Dusty Springfield - Dusty In Memphis (2LP, 45RPM, 200g)
Dusty Springfield - Dusty In Memphis (2LP, 45RPM, 200g)
Dusty Springfield - Dusty In Memphis (2LP, 45RPM, 200g)
Dusty Springfield - Dusty In Memphis (2LP, 45RPM, 200g)

Dusty Springfield - Dusty In Memphis (2LP, 45RPM, 200g)

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Dusty Springfield – vocals

The Sweet Inspirations – backing vocals

Reggie Young – guitar, sitar

Tommy Cogbill – bass guitar, guitar on "Don't Forget About Me"

Bobby Emmons – organ, electric piano, congas on "The Windmills of Your Mind"

Bobby Wood – acoustic piano

Gene Chrisman – drums

Mike Leech – congas on "Don't Forget About Me" and "In the Land of Make Believe"

Ed Kollis – harmonica

Arif Mardin – arranger, strings arranger, horns arranger

Tom Dowd – arranger, horns arranger

Gene Orloff – conductor, arranger


2 LP, standard sleeve

Original analog Master tape : YES

Heavy Press : 200g

Record color : black

Speed : 45 RPM

Size : 12'’



Record Press : Quality Record Pressings

Label : Analogue Productions

Original Label : Atlantic

Recorded September 1968 at American Sound Studios in Memphis, Tennessee with vocal overdubbing at Atlantic Studios in New York

Engineered by Tom Dowd

Produced by Jerry Wexler, Arif Mardin, Tom Dowd

Remastered by Kevin Gray at CoHearent Audio

Originally released in 1969

Reissued in 2011



Side A:

  1. Just A Little Lovin'
  2. So Much Love
  3. Son Of A Preacher Man

Side B:

  1. I Don't Want To Hear It Anymore
  2. Don't Forget About Me
  3. Breakfast In Bed

Side C:

  1. Just One Smile
  2. The Windmills Of Your Mind
  3. In The Land Of Make Believe

Side D:

  1. No Easy Way Down
  2. I Can't Make It Alone



Michael Fremer's 100 Recommended All-Analog LP Reissues Worth Owning - Ranked 85/100!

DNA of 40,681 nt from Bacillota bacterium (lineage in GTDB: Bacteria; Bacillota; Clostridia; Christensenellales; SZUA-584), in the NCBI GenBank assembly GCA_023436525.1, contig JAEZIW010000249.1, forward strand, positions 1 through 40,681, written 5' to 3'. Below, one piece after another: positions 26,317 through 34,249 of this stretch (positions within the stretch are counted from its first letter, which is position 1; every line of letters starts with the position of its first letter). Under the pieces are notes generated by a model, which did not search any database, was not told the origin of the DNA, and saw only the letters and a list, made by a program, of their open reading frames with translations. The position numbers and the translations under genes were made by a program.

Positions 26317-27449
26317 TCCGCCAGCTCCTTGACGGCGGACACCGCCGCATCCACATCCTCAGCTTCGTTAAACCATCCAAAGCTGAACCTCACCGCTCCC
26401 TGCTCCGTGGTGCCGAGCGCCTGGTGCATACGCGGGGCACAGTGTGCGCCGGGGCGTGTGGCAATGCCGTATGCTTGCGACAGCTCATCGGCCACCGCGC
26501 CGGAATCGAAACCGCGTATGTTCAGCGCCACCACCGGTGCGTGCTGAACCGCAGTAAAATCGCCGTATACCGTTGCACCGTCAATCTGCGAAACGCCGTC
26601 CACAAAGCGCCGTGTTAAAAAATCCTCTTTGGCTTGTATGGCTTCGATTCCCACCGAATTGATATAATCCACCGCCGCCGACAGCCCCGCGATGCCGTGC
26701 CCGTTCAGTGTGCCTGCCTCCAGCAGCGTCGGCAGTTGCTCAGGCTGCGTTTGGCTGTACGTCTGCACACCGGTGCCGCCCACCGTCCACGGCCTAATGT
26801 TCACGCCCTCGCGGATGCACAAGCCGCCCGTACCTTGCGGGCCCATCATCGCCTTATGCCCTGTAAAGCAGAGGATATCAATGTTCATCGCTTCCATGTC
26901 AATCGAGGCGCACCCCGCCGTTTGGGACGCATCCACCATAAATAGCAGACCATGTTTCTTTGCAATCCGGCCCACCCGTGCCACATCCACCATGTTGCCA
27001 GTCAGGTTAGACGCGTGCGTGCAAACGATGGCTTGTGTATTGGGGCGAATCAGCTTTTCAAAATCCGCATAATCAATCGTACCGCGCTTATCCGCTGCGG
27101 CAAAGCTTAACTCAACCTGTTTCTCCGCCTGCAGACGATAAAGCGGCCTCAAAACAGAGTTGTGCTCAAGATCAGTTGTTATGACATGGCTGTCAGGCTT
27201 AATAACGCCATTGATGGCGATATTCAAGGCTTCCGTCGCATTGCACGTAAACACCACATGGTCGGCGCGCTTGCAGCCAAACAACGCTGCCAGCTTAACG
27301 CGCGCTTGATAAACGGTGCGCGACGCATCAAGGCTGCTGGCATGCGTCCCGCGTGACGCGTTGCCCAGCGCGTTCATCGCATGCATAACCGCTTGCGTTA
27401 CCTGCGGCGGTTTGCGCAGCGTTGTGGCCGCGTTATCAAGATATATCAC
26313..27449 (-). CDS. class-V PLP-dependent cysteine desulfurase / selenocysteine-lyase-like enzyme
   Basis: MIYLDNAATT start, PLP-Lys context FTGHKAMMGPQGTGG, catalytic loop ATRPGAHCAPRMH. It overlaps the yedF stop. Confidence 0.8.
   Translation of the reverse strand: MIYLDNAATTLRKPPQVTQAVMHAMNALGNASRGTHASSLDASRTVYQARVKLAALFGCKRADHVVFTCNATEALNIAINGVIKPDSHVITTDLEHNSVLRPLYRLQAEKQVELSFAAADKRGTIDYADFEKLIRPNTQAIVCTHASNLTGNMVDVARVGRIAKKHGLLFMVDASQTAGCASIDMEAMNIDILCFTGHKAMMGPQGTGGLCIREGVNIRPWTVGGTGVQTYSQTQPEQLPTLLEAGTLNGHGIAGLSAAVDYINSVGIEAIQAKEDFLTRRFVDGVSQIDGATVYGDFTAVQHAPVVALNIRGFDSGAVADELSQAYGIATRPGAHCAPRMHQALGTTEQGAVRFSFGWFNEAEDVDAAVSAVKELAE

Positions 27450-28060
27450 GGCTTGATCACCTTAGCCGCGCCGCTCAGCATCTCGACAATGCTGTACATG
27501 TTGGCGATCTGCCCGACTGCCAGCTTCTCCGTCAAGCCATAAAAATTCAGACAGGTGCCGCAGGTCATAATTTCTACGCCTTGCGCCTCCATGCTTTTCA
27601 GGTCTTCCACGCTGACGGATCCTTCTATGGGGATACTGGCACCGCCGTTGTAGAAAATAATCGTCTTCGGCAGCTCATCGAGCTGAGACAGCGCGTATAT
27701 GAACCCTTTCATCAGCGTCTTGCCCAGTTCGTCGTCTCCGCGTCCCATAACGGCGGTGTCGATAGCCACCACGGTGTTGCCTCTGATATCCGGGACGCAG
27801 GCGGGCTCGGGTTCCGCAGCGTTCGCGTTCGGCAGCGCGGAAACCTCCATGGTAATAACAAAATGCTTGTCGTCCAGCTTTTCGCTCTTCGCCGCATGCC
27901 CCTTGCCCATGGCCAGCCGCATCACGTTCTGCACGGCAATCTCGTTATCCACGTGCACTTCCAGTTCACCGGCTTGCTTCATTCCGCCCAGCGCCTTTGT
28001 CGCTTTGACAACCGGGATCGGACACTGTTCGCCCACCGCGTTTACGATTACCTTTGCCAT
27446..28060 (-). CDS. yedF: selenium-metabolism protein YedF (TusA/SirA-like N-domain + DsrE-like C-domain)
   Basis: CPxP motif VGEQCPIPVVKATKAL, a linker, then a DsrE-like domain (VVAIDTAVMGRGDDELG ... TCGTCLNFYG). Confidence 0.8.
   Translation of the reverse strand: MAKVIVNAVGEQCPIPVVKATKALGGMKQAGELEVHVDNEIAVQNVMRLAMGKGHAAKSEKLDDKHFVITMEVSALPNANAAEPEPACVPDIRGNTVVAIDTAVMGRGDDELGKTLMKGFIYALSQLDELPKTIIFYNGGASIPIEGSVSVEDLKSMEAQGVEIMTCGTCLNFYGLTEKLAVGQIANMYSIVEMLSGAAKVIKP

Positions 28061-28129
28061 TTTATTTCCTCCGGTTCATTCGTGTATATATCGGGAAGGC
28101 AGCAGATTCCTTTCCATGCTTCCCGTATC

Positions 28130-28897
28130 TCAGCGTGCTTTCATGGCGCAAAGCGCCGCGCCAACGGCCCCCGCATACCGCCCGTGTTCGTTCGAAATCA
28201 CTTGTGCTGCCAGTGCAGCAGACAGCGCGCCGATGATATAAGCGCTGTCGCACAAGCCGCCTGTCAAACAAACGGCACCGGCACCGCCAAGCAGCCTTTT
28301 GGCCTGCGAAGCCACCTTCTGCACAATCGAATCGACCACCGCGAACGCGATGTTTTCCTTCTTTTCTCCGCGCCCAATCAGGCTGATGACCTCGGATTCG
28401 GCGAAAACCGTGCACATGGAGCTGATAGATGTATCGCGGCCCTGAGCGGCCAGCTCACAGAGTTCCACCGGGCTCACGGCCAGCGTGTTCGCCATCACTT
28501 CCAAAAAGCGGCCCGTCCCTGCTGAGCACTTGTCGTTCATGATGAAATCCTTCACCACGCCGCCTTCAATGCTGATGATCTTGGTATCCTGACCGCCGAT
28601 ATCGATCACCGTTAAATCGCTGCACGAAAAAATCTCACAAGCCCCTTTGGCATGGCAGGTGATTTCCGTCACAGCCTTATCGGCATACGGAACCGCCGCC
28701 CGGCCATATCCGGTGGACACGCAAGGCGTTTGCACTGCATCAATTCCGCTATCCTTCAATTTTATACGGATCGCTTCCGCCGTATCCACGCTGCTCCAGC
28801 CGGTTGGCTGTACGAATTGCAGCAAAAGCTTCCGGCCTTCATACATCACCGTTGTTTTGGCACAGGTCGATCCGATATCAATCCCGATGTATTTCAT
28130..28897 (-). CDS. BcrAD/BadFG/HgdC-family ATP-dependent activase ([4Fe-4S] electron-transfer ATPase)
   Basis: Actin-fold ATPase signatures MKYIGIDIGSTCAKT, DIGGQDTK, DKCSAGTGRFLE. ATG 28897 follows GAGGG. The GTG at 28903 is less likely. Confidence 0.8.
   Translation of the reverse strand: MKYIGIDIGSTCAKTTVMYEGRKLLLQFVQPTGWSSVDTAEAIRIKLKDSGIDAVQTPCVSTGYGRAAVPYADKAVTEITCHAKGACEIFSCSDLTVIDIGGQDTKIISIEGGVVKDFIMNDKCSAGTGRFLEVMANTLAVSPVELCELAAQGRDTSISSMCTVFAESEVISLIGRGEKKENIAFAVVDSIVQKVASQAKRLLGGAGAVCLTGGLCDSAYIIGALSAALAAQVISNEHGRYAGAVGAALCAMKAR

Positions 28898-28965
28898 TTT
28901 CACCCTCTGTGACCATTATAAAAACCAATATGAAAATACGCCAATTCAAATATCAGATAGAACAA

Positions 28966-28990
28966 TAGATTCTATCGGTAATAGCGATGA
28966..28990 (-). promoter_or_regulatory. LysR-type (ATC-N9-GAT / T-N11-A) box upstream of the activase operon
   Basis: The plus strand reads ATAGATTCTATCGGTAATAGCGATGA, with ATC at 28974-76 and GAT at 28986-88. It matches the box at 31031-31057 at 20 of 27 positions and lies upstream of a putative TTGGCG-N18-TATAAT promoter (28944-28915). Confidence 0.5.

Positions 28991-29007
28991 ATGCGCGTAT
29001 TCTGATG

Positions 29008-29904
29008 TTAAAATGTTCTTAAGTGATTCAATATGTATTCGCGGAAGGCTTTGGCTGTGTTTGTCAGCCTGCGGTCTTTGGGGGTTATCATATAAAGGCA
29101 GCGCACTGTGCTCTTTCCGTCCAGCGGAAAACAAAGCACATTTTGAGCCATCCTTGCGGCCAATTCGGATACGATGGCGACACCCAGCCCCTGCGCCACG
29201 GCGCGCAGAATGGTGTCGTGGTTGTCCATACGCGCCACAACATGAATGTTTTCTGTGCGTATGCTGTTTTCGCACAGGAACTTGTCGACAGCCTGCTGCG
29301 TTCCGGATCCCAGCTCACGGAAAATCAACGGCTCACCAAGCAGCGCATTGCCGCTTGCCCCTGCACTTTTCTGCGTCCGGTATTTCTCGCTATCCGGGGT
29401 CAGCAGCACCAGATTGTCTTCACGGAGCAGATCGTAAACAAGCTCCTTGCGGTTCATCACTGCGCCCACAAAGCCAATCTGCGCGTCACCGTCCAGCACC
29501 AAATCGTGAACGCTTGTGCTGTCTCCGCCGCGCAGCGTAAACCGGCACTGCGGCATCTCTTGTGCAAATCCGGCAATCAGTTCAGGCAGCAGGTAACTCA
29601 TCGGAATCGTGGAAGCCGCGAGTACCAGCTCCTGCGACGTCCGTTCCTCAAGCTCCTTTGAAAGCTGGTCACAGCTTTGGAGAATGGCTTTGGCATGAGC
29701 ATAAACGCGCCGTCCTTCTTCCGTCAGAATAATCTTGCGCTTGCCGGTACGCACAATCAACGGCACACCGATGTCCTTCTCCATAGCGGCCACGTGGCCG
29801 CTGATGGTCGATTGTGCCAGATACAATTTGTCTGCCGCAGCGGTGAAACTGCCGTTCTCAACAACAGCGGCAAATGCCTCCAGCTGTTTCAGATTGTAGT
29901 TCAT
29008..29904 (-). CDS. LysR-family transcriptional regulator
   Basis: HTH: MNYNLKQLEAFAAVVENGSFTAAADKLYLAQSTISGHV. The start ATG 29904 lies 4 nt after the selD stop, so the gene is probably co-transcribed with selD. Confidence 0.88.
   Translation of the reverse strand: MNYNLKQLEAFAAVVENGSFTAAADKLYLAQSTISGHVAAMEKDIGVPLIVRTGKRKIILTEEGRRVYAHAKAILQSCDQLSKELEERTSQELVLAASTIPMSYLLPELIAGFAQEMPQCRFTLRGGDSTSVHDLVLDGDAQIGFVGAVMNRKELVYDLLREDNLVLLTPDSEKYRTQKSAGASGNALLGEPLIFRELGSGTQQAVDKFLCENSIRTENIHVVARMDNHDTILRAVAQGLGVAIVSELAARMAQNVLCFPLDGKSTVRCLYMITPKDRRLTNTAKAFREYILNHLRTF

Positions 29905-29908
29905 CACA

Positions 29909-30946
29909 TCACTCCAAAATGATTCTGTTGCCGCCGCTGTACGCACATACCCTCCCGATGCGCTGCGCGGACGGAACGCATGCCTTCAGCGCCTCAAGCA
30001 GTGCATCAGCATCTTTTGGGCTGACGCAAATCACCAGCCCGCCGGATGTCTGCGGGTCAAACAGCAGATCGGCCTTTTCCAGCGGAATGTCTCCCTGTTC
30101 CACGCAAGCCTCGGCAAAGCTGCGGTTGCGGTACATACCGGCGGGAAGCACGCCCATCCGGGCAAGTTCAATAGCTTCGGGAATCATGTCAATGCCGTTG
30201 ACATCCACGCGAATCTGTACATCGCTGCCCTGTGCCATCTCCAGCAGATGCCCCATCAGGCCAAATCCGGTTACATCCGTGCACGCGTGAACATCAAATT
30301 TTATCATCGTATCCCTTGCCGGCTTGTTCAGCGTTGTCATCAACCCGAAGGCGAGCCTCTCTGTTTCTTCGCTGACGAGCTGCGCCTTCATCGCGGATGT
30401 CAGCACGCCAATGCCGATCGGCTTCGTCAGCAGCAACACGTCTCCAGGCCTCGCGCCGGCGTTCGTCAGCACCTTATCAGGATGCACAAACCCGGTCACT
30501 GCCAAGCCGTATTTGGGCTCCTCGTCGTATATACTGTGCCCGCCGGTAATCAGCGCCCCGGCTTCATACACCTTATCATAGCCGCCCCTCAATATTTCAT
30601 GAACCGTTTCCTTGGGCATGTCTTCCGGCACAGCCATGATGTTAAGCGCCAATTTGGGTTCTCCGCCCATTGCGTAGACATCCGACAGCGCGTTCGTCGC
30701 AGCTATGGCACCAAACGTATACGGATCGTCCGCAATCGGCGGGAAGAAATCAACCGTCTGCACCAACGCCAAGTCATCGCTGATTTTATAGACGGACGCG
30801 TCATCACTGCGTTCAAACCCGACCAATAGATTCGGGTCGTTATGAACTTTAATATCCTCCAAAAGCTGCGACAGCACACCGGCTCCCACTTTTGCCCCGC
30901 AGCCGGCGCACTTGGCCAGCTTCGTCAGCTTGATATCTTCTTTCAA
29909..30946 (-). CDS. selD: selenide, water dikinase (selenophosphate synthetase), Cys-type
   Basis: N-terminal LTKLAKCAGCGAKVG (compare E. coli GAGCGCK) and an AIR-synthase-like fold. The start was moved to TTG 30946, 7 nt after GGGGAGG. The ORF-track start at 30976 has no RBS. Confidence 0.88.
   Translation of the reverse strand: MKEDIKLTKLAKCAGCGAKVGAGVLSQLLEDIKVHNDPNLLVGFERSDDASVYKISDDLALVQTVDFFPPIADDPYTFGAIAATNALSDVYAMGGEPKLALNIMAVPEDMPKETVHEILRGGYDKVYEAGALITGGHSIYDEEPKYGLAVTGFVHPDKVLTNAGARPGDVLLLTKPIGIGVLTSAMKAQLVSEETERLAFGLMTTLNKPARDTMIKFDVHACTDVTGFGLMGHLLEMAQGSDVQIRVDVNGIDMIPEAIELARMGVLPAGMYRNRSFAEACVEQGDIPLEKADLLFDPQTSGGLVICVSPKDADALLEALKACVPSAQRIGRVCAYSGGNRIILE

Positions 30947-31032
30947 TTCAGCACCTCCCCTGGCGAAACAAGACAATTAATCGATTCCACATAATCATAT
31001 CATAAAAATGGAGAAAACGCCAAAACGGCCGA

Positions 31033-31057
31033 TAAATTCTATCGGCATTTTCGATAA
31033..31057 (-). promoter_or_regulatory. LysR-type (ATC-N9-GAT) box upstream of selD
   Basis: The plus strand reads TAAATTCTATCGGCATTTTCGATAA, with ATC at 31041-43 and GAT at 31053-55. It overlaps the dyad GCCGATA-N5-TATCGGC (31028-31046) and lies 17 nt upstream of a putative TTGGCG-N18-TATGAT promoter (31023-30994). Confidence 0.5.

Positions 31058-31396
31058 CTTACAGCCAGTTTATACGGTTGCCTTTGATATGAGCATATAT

Rolling Stone 500 Greatest Albums of All Time - Ranked 83/500

Rolling Stone 500 Greatest Songs of All Time - "Son of a Preacher Man" - Ranked 242/500

Inducted into the Grammy Hall of Fame in 2001

Number 171 in the third edition of Colin Larkin's All Time Top 1000 Albums (2000)

TAS Super LP List! Special Merit: Informal

Stereophile February 2012 Recording of the Month



“Sometimes memories distort or inflate the quality of recordings deemed legendary, but in the case of Dusty in Memphis, the years have only strengthened its reputation. The idea of taking England's reigning female soul queen to the home of the music she had mastered was an inspired one. The Jerry Wexler/Tom Dowd/Arif Mardin production and engineering team picked mostly perfect songs, and those that weren't so great were salvaged by Springfield's marvelous delivery and technique. This set has definitive numbers in "So Much Love," "Son of a Preacher Man," "Breakfast in Bed," "Just One Smile," "I Don't Want to Hear About It Anymore," and "Just a Little Lovin'" and three bonus tracks: an unreleased version of "What Do You Do When Love Dies," "Willie & Laura Mae Jones" and "That Old Sweet Roll (Hi-De-Ho)." It's truly a disc deserving of its classic status.” AllMusic Review by Richie Unterberger